The number of Vioxx lawsuits surged in the weeks leading up to September 30, according to this AP news report in Business Week Online and this Dow Jones news report in Market Watch. Because many states have two-year statutes of limitations, this mass of filings comes, as expected, two years after Merck's withdrawal of Vioxx from the market on September 30, 2004. According to these news reports, the recent filings bring the total number of Vioxx cases to about 22,000, including over 14,000 in New Jersey state court, nearly 7,000 in the federal MDL, and about 1400 in other state courts.
These new filings and the passing of the two-year mark should give the parties a somewhat clearer picture of the overall scope of the Vioxx litigation. Some have speculated that with the passing of the statute of limitations for Vioxx claims in many states, settlement becomes more plausible as Merck may worry less about the elasticity of the litigation. The information about recent case filings also underlines the extent to which this litigation remains heavily concentrated in two courts -- Judge Fallon's MDL in the Eastern District of Louisiana and Judge Higbee's statewide coordinated mass tort litigation in Atlantic City, New Jersey.
In the second trial against Wyeth concerning Prempro, a hormone replacement therapy alleged to cause breast cancer, the jury foreperson informed the judge late Tuesday that the jury is close to reaching a verdict. After a two-week trial in Pennsylvania state court, the jurors last week had told the judge that they were at an impasse, but the judge ordered them to continue deliberating. This is the first Prempro trial in state court. Two weeks ago, a jury in the first federal court Prempro trial rendered a verdict for the defendant.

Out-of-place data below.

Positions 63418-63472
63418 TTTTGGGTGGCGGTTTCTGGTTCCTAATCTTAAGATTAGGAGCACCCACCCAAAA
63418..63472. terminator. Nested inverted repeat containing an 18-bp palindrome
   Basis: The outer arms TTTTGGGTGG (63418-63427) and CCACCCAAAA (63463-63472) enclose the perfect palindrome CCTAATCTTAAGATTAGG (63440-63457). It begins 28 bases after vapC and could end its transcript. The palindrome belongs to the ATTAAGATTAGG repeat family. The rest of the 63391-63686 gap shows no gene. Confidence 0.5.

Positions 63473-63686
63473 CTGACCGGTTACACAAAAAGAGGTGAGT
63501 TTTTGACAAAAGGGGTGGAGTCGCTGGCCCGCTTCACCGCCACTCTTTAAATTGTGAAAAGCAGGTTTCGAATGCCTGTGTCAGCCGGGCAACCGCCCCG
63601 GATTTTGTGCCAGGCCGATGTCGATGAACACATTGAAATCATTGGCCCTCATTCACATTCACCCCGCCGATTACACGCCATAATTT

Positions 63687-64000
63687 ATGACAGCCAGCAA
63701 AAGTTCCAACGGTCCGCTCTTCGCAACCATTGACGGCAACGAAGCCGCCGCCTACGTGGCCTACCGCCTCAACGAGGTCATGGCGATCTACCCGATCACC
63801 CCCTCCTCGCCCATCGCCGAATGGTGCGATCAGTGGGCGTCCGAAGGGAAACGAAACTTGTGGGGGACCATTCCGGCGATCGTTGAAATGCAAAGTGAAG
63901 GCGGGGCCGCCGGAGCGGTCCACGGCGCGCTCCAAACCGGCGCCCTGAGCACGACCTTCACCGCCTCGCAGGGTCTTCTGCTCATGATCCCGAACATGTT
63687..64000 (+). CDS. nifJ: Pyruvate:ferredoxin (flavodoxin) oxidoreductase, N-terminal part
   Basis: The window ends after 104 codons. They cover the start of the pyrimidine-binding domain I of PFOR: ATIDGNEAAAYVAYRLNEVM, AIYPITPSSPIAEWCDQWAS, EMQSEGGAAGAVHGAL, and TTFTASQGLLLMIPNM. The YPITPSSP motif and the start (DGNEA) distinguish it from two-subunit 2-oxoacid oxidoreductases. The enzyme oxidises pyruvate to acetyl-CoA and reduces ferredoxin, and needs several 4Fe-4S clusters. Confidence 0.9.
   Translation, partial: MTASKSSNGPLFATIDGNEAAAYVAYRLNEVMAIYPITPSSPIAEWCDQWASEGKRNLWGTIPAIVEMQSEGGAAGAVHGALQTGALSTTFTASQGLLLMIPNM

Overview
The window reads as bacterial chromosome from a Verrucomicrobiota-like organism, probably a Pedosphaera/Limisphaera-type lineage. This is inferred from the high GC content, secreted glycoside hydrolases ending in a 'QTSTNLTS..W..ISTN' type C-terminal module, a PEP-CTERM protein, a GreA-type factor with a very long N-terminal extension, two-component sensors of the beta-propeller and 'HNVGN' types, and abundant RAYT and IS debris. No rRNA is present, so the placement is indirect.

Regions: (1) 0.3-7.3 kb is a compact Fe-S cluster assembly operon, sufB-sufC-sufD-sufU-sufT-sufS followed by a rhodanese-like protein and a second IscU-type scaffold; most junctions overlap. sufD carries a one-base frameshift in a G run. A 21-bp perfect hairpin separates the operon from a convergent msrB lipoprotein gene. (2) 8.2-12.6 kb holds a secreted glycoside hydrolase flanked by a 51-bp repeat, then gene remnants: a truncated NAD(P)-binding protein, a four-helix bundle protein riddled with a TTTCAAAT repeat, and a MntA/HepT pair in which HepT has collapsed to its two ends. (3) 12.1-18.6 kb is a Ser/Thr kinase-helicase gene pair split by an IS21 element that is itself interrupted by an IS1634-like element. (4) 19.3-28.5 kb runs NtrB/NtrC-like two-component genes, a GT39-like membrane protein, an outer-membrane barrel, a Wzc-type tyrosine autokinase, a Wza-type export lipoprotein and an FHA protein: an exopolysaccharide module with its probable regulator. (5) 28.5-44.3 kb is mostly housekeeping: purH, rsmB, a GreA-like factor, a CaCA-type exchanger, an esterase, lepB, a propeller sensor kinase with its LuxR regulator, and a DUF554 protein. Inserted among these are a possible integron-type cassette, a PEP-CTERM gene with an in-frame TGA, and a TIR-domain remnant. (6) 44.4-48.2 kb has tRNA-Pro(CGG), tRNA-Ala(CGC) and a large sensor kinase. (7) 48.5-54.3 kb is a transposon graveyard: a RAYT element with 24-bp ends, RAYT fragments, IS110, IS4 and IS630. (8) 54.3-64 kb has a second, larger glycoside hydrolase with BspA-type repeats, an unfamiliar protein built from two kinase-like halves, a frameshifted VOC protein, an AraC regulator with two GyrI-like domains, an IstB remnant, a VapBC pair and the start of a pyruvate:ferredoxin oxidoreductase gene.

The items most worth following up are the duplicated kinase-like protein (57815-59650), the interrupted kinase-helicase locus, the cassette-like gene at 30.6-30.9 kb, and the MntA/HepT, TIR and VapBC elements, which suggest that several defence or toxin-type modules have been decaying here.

Monday, October 2, 2006
Article in today's Los Angeles Times -- Reconfigured Supreme Court Takes Up Cases, by David G. Savage. The article discusses the upcoming October 31 oral argument in the Williams tobacco case, concerning the limits for punitive damages.
Sunday, October 1, 2006
Article in today's Los Angeles Times -- Food, Drugs and a Beleaguered Agency, by Ricardo Alonso-Zaldivar:
The Food and Drug Administration has been in the spotlight lately because of
problems in two of its most important areas of responsibility: making sure that
the nation's food supply is uncontaminated and that its prescription drugs are safe.
The recent outbreak of E. coli infections linked to California-grown spinach has
exposed weaknesses in federal food safety regulation.
Separately, a blue-ribbon panel of the Institute of Medicine has found serious gaps
in the way the FDA monitors prescription drugs to catch rare but potentially deadly
side effects that come to light only after medications are on the market. The institute
is part of the National Academies, which advise the government on scientific and